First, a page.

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National Restaurant Association - Will minimum wage be on your November ballot?

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Will minimum wage be on your November ballot?

We’re starting to get a clearer sense of which cities and states are most likely to see minimum wage increases on their November ballots.

So far, voters in two states—Alaska and South Dakota—will be asked to decide whether the state’s minimum wage should increase. Petitioners have submitted signatures in Arkansas and Nebraska, but the signatures have yet to be verified.

South Dakota restaurateurs and retailers have launched a “No More Mandates” coalition to educate the public on the costs of a mandatory increase. Businesses in the state are suffocating under mandates, said Shawn Lyons, executive director of the South Dakota Retailers Association.

“We’re telling the public, enough is enough,” Lyons said. “If you want businesses to thrive and survive, you have to get the mandates off our backs.” South Dakota has the second-lowest unemployment rate in the nation, he said, and the strong economy has driven up wages in the state. “We want to have an honest discussion about starting wages for unskilled workers and the opportunity to increase wages later based on performance.”

Montine McNulty, executive director of the Arkansas Hospitality Association, reports that activists have said publicly that they expect the list of signatures they submitted last week will fall short. But she notes that the law will give them another 30 days to collect additional signatures. The AHA opposes the proposal, which would increase the state’s minimum wage from $6.25 to $8.50 by January 2017.

In Nebraska, petitioners submitted more than 135,000 signatures to place an increase from $7.25 to $9 on the ballot.

Here’s the latest on state and city ballot initiatives to raise the minimum wage:

On the ballot


Alaska: Measure seeks voter approval to raise state’s $7.75 wage in annual $1 increases up to $9.75 on Jan. 1, 2016. Annual cost-of-living adjustments afterward based on inflation. Alaska’s election is Aug. 19.

Illinois: A non-binding ballot question will ask voters whether they think the state’s minimum wage should be increased to $10 from $8.25.

South Dakota: Measure 18 would increase the state’s $7.25 minimum wage to $8.50 on Jan. 1, 2015, and increase the $2.13 minimum cash wage for tipped employees to half of the minimum wage. Both would be adjusted annually for inflation.


Eureka, Calif.: Minimum wage would increase to $12 for all employers with 25 or more employees, up from the current $8.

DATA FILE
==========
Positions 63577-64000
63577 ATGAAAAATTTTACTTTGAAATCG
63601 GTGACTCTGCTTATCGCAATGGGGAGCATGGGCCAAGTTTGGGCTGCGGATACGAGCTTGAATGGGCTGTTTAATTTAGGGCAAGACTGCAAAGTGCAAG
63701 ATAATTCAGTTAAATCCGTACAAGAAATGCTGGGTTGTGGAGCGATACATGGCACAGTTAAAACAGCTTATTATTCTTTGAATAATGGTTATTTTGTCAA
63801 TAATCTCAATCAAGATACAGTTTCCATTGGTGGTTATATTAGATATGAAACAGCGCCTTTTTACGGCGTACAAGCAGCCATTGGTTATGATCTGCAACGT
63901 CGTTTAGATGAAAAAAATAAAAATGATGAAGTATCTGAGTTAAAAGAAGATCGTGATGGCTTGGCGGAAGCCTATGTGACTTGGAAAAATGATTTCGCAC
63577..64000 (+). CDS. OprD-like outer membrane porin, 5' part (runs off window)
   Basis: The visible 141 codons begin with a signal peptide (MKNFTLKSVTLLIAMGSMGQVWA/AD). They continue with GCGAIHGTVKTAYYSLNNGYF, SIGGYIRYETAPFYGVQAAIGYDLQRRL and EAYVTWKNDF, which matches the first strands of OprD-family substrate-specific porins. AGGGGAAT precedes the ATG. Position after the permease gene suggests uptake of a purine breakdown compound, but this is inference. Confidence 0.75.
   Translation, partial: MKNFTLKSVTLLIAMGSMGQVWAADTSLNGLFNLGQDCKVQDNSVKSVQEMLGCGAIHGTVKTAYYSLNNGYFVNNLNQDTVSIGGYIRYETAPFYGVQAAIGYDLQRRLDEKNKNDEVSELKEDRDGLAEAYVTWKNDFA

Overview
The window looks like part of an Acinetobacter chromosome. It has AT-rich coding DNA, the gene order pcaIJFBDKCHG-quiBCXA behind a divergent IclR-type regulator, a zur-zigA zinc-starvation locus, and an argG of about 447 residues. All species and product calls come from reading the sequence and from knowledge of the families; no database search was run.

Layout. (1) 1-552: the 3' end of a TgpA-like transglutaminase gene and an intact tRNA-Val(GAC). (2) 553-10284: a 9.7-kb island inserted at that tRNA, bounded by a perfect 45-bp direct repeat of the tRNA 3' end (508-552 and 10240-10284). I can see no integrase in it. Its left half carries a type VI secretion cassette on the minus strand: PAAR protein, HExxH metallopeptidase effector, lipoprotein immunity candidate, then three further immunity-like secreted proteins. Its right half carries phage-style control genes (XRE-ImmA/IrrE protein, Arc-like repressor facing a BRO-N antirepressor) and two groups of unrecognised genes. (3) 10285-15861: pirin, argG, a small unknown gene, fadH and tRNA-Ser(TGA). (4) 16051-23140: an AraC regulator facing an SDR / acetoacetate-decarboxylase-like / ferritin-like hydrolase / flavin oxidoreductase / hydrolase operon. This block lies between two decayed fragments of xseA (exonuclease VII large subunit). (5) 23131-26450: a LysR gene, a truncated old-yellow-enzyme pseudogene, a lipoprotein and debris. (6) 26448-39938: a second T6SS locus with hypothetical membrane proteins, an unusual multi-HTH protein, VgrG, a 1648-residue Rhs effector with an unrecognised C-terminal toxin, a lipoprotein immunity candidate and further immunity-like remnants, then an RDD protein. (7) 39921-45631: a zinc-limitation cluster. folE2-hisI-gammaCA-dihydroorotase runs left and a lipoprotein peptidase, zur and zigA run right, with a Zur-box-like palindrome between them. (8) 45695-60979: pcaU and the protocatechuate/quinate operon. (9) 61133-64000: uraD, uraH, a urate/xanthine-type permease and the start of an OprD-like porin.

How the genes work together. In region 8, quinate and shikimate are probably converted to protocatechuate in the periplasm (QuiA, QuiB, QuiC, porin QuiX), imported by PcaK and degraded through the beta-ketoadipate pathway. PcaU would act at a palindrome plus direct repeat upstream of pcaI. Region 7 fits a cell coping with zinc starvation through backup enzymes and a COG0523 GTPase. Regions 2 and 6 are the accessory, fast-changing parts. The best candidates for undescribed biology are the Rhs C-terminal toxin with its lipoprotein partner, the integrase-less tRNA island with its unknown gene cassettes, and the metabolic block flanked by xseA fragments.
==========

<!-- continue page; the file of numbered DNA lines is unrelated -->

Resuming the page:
San Francisco: Minimum wage would increase from $10.74 to $15 by 2017 for companies with fewer than 100 employees, and by 2016 for those with 100 or more employees.

Could be on the ballot


Arkansas: Measure would increase the state’s wage, currently $6.25, to $8.50 by Jan. 1, 2017. Petitioners submitted more than 77,000 signatures. For the initiative to appear on the November ballot, 62,507 of those signatures must be validated.

Nebraska: Measure would impose annual increases to raise the state’s $7.25 wage to $9 by 2016. Petitioners submitted over 135,000 signatures, more than the 81,000 required. Nebraska law requires that petitioners collect a certain percentage of signatures from voters in each of the state’s counties, so the total number doesn’t necessarily mean the measure will appear on the ballot.


San Diego: The city council is considering a proposal to raise the minimum wage to $13.09, from $8, over three years. The measure may be voted on directly or put on the ballot.

Las Cruces, N.M.: Signatures have been submitted to put an increase to $10.10 over three years on the ballot and prohibit employers from counting any tips toward the minimum wage. The current minimum wage in Las Cruces is $7.50, with a permissible minimum cash wage of $2.13 for tipped employees. The city council will decide whether to accept or reject the proposed increase. If the council rejects it, the measure will be on the ballot.

Oakland, Calif.: A measure will appear on the November ballot to increase the minimum wage to $12.25 from $8, and all workers would be guaranteed five annual sick days.

Won’t be on the ballot


Idaho: Petitioners failed to gather the 53,751 signatures necessary to place a measure on the ballot that would have raised the minimum wage to $9.80 from $7.25 and the minimum cash wage for tipped employees to $5.90 from $3.35 by Jan. 1, 2017.

Massachusetts: Activists who had been collecting signatures for a ballot measure calling for annual increases up to $10.50 in 2016 abandoned their efforts last month after the state legislature passed a bill that will increase the minimum wage to $11, from its current $8, and the minimum cash wage for tipped employees to $3.75, from $2.63, by 2017.  

Michigan: A labor-backed campaign to raise both the minimum wage and minimum cash wage for tipped employees was nullified when the state legislature approved a bill to raise the minimum wage in increments to $9.25 by 2018, up from $7.40 today. The state bill also increases the minimum cash wage for tipped employees to $3.52, from $2.65.

Missouri. Activists abandoned their attempt to circulate multiple petitions for increases to amounts as high as $9.25 and have so far failed in their efforts to have the question placed on the ballot through legislation.


Richmond, Calif.: The Richmond City Council last month approved legislation increasing the city’s minimum wage to $13 by 2018, up from $8 today, and tying future increases to inflation. Ballot initiatives for increases to $11, 12.30 and $15 had been considered.

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